1 of 7: The Grand Challenge of Our Time: Transforming the Place-Based Systems Where We Live, Work, and Play

To safeguard human civilisation as we know it, we must fundamentally change the way our societies and economies operate. Yet what remains largely unclear is how, exactly, financial capital needs to be deployed to build a low-carbon, climate-resilient, just, and inclusive future.

To avoid catastrophic global warming and preserve the social, natural, and financial wealth our societies have built, the Intergovernmental Panel on Climate Change (IPCC) is calling for the rapid, far-reaching, and unprecedented transformation of the socio-technical systems that constitute the bedrock of our modern way of life: energy, land use, infrastructure, industry, maritime systems, and cities.

This suggests that we must change not only the methods and technologies used to extract, convert, and allocate resources within our economy. We also need to shift values and norms on both the individual and collective level to create a more equitable balance of political, cultural, and institutional power in society.

Implied in the IPCC’s call to action is the notion that the most pressing and tangible problems of our time are not technical in nature—they are systemic.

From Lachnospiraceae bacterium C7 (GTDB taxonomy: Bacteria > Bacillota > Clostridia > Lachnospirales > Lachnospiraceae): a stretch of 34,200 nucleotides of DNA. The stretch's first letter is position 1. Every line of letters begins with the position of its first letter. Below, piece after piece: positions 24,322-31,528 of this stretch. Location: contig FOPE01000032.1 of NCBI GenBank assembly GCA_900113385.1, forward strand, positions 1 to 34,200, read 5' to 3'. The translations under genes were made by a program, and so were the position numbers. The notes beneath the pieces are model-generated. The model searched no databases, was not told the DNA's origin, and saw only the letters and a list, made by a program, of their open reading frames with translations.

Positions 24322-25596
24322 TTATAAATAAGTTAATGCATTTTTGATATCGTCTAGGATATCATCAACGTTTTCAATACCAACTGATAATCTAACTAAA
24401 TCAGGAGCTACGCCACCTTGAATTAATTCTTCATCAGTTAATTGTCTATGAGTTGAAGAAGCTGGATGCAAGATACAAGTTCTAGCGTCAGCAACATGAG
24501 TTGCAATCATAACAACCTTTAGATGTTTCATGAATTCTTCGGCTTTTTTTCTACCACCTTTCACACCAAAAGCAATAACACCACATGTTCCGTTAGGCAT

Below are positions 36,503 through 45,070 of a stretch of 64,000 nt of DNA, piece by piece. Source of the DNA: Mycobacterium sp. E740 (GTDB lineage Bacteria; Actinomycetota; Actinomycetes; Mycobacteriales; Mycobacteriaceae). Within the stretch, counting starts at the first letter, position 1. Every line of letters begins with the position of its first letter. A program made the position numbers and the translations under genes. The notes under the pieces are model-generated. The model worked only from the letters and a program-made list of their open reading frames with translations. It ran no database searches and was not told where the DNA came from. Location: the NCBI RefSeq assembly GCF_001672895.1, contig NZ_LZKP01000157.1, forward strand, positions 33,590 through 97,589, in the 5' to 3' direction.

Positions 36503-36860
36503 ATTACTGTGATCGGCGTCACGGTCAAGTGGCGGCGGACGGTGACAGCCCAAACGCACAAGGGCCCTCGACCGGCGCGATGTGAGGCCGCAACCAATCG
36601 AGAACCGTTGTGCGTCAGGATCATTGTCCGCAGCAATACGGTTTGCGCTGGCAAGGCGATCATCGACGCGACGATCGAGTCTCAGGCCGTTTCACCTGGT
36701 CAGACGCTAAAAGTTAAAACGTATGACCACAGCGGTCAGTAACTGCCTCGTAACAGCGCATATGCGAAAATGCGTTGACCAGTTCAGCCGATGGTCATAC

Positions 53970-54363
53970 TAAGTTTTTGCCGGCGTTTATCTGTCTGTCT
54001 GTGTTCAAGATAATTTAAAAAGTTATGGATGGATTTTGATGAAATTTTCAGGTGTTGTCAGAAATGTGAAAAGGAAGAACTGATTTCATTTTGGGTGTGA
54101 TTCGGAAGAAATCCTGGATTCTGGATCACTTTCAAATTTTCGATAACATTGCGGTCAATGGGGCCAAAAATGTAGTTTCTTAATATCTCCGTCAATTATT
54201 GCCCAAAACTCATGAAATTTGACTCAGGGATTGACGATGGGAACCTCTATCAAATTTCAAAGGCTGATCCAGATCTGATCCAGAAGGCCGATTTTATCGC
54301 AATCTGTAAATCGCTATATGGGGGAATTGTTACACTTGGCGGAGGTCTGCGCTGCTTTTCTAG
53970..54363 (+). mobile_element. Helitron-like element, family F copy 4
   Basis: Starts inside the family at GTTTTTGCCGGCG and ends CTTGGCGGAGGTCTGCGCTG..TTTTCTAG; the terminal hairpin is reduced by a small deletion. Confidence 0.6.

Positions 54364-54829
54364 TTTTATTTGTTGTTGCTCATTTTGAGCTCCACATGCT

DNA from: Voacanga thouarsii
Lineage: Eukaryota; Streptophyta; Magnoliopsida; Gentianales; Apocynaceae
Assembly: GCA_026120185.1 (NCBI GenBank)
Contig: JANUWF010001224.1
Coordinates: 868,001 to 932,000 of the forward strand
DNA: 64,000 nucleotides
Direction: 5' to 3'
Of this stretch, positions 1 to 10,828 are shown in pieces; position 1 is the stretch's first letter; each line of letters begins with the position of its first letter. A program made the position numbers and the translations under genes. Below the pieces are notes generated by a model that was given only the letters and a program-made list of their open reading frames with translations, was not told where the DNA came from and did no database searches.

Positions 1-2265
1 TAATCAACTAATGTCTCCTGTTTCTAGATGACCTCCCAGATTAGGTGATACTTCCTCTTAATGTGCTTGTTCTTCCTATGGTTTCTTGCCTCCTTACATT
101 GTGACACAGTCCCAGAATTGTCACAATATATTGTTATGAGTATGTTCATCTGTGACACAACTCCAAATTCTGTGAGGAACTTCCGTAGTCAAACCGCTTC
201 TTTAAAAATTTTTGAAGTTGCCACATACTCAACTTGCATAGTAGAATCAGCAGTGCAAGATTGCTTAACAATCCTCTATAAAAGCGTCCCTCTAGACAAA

In addition, climate change is no longer primarily a problem of technology development but of technology diffusion, and incremental improvements in single-point technical solutions are not going to unlock change at the necessary pace and scale. The challenge ahead is to weave a new fabric of society with a yarn spun not only from technological advances but also from cultural, political, social, and economic innovation.

The Role of Financial Capital

Financial capital is an important lever of change in socio-technical systems. The way in which money accumulates and flows within them determines our ability to build a low-carbon, climate-resilient, just, and inclusive society.

Under the label “sustainable finance,” dozens of initiatives have set out to tackle what the Paris Agreement frames as a realignment challenge. Most have chosen to focus on the quantitative aspect of the problem, aiming to increase the volumes of money invested in “Paris-aligned” or “SDG-aligned” assets.